Just the Chip Tip

Sabra Embury



Em was a warrior. She was recovering from a three-year insult. A sloppy open wound that dripped all over everything. The Leo, she called him. But from what I’d heard, he seemed more like a maggot than a lion. A minor deal breaker among a list of issues, he had refused to go down on Em for most of their relationship. No special occasions, anniversaries, nothing. And this particular insult had chipped away her sexual confidence–day after frustrating day–reducing her magnificent vagina to some haggard razor-toothed crustacean versus the blooming spring magnolia she’d once known it to be.

“So they mix chocolate with wax? And then it smells and tastes like chocolate?”

“My box—was a box of Godiva,” she said, with a dead-eyed look that always made me laugh. But then she just wanted to talk shit about signs again.



I wasn’t as serious about astrology as Em, but considering the fact that both of our most recent exes had been Leos (my insult—a.k.a. his constant flakiness only lasting a year versus her brutal three), I appreciated the structure her mysticism provided. Em said all Leos were self-centered man-children. Which was great, since it took all the blame of a failed relationship off of me. We were done with men. We were trying to focus on loving ourselves again. As cliché as it sounded, we knew the spa was good for that. However convoluted and New Age this particular spa’s methods might’ve sounded from Em’s descriptions, I was game.

“It’s this way,” she said exiting our stop. After about a five-minute walk past a couple hardware stores and a coffee bar, we had arrived to a surprisingly bland-looking storefront. Curious, I reached for the door.

“Excuse me,” said a lady, pushing past us, leaving. Her hair was one long black braid that whipped behind her as she walked. Her skin was a dewey, flawless…fuchsia.

“Um, she was pink,” I said.

Like aside from the many times I’d fried myself when I forgot my sunscreen, I’d never seen a pink person before. And she wasn’t pink like the cheeks of prudes after too much tequila–this lady was hot pink, like the paper mâché you see on pinatas, pink. Pink like tongues steeped in cheap party punch.

“A goddess has touched me,” said Em, opening the door.

Inside, a petite Asian receptionist with a bowl-cut greeted us. She seemed a little more low-key than the pink lady. But when she looked up, I saw her eyes swirling like metallic purple oceans.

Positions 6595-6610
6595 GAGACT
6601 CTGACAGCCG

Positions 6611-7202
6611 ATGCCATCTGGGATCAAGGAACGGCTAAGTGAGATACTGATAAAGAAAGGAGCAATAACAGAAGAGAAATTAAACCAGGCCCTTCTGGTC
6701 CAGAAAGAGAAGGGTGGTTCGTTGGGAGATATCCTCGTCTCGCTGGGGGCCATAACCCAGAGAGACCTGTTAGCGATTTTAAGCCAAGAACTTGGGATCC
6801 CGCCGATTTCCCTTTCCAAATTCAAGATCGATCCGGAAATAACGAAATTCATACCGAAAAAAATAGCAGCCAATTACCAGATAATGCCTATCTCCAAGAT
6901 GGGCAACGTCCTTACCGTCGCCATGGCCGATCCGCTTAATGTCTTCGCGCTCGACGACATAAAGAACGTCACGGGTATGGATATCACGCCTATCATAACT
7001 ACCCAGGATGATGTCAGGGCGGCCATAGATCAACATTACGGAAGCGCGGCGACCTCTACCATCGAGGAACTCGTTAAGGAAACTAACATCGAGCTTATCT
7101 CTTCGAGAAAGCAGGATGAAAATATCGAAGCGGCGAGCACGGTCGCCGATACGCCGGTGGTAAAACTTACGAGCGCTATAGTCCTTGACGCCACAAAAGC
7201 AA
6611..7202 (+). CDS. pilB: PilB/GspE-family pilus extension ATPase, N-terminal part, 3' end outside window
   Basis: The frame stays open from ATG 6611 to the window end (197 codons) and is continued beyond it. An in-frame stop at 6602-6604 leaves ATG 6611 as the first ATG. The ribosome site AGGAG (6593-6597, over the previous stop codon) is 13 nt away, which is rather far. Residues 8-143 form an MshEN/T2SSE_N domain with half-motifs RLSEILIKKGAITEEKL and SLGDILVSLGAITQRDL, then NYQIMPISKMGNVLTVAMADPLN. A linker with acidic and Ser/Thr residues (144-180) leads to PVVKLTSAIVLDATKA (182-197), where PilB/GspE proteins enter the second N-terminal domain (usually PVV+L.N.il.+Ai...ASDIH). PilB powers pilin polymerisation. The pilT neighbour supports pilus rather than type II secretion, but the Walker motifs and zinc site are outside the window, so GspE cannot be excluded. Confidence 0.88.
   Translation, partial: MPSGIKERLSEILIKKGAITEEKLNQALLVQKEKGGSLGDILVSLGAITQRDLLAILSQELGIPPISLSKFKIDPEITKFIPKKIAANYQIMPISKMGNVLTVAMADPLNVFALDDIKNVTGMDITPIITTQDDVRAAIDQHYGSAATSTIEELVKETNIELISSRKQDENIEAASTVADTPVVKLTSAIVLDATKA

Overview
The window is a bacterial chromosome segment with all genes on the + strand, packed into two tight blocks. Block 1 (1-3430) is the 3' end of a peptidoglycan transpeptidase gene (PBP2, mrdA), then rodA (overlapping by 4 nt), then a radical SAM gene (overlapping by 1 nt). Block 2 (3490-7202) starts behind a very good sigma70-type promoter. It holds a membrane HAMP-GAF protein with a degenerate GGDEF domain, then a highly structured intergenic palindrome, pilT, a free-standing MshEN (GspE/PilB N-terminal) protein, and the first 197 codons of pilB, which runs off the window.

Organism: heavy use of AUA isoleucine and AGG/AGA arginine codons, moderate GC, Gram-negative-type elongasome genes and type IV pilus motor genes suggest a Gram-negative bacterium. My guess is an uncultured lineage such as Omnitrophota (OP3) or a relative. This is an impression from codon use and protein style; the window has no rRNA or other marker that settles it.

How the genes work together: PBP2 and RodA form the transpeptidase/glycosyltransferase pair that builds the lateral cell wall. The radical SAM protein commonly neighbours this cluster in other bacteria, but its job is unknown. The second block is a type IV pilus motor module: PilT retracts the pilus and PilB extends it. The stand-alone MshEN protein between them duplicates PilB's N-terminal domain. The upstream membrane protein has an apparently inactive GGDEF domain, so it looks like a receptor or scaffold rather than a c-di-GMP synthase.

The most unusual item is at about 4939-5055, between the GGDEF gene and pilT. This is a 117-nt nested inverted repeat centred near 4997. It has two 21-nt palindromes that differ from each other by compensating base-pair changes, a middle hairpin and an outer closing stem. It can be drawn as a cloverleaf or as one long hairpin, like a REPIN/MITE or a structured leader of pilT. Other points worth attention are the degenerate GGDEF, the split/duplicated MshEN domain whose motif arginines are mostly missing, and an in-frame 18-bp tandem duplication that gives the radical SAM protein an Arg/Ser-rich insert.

“Wow,” I said, “that’s really intense.”

“What, my contacts?”

The receptionist looked as though she’d taken a large sip of some kinetic abyss. Like the abyss itself was trying to escape its fleshy cage vessel through the clear forcefields of her eyes.

“They’re from our Holy Mercury line of colored contacts. We actually offer this in five colors. And there are more that spiral, like Lucia’s over there. Lucia!”

A tall lean woman wearing a silver bodysuit attached to silver boots looked up mid-spray as another woman, sat upside-down, suspended in straps. Her face obscured in a bedazzled gas mask.

Lucia’s eyes were hypnotizing, literally, I could feel myself staring, being astrally projected, through the roof and over the entire length of the Gowanus Canal, I was finally free, I was…

“Are you interested in seeing our menu?” The receptionist had snapped me back.

“I uh, the lady who just left…she was pink?” I said, dizzy.

“Oh Sylvia?”

Her eyes were still swirling purple, like kinetic almonds, like mauve molten magma eyes.

“She just spent an hour in our hibiscus decompression tank. The color will fade after a week or so. We have other formulas as well. Trudy had our hydrangea therapy a couple days ago.”

The receptionist pointed to a blue-tinted woman stirring a hot mug of wax. Trudy flashed a peace sign over her shoulder and without looking back vanished into a room.

“Trudy’s doing a chocolate Brazilian right now. She’s pissed because one of her boyfriends called her Smurfette. But as they say, time heals all wounds.”

“I love those!” said Em. The chocolate wax I mean, not assholes…I’m getting over a break-up.”

“Aren’t we all, honey, aren’t we all,” said the receptionist, offering sympathy.

“We both are, actually,” I said.

“Leos,” said Em.

“Ugh, egomaniacal-man-children, all of them,” said the receptionist.

“I told you,” said Em, scoping out the menu. “So is the avocado mask edible? I’m feeling a facial today. Do you do shiatsu facials?”